It started simply enough.
I was cleaning out a room, prepping it to be painted. I was looking for peace, so I chose to repaint the dark cranberry walls (attractive as they were) with the palest sky blue, and I eventually filled the room with playful art, whimsical things, and garden colors. I call it my “children’s art garden room.” My youngest daughter has tried to claim it for her own. “I want to live here,” she tells me. “It’s mine.”
Along the way to this peaceful room that’s now under ownership discussion, I made a fascinating discovery. I’d unplugged quite a few items that weren’t even in use anymore. At least I thought they weren’t in use.
But there’s a catch, where electricity is concerned. Just because you don’t use an item that’s plugged in doesn’t mean it’s not using electricity. Many devices do.
Lo and behold, the month after I’d unplugged all the items in just a single room, I noticed a dip in my electric bill. Hmmm, that was interesting.
And it’s not like I didn’t know about this electric phenomenon. I just hadn’t really done anything about it. I guess I hadn’t thought it would make that much difference. But, as Lemony Snicket’s clock intoned, Wrong, wrong, wrong!
This got me thinking, how far could I go with a little subversive electric bill cutting? Without, you know, driving my kids a bit crazy? I decided to turn it into a game and began unplugging other things when not in use, from outlets that are easily accessible: Laptops and phones when fully charged. An old TV I don’t watch anymore. The window air conditioners. My bill dropped again, and again. To almost half its usual amount. (And this, despite that I was getting some work done on the house, and the guys were freely charging up all their power tools and using spotlights from 8 a.m. to 3 p.m.)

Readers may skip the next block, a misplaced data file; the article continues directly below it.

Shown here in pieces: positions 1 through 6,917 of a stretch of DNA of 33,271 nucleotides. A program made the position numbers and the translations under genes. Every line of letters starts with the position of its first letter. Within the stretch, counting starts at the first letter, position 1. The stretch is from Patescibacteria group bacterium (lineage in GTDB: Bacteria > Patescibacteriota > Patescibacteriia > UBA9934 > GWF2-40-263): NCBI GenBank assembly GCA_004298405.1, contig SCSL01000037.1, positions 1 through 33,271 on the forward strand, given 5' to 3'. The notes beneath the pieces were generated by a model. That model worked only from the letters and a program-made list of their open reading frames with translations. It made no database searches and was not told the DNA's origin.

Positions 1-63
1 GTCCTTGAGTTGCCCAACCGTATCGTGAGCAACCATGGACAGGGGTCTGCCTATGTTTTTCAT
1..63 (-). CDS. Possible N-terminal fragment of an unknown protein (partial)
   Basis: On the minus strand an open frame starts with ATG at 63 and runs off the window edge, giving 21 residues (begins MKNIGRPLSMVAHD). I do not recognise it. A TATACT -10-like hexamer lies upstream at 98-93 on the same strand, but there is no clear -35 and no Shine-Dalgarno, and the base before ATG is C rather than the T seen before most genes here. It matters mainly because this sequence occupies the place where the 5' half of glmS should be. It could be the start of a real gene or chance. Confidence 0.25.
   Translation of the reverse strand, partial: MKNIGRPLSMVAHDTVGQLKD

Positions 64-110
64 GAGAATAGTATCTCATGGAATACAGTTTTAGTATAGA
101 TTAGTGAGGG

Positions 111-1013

The other day while I was at the salon, I met a woman named Francine. She told me she even unplugs her washer and dryer. “Why pay all that money to the electric company?” she said. “It’s not so hard to unplug things.” Then she told me what she pays. It’s about 25% less than what I’m paying even though I already cut my bill almost in half. Unbelievable.
I lamented that my laundry is in the basement and I’d have to climb over a double utility sink to get to the plugs. This is probably not a great idea. Francine felt sorry for me and seemed to agree: probably not a great idea.
But now I’m pondering. Is there a little further I can go, to keep unused devices from handing me bigger electric bills?
Maybe I could invest in a few power strips that, when you plug items into them and then switch them off, truly cut the power. I could make it part of my end-of-day ritual to flick the strips off room by room. This would be a way to handle the hard-to-reach plugs that are behind the chairs, the beds, the couch. It would also be a simple way to shut off my Wifi and Airport in one fell flick.
I’m not sure there’s a power strip that would be appropriate to plug my washer and dryer into, but even if there was, I’m pretty sure I wouldn’t descend into the basement as part of my night-night routine. Believe it or not, I do have my limits.
Which is too bad. Because, even though she’d never know, it would be kind of fun to pay less than Francine.
Cool Question: How Much Electricity Could We Save If We Stopped Using Email? 🙂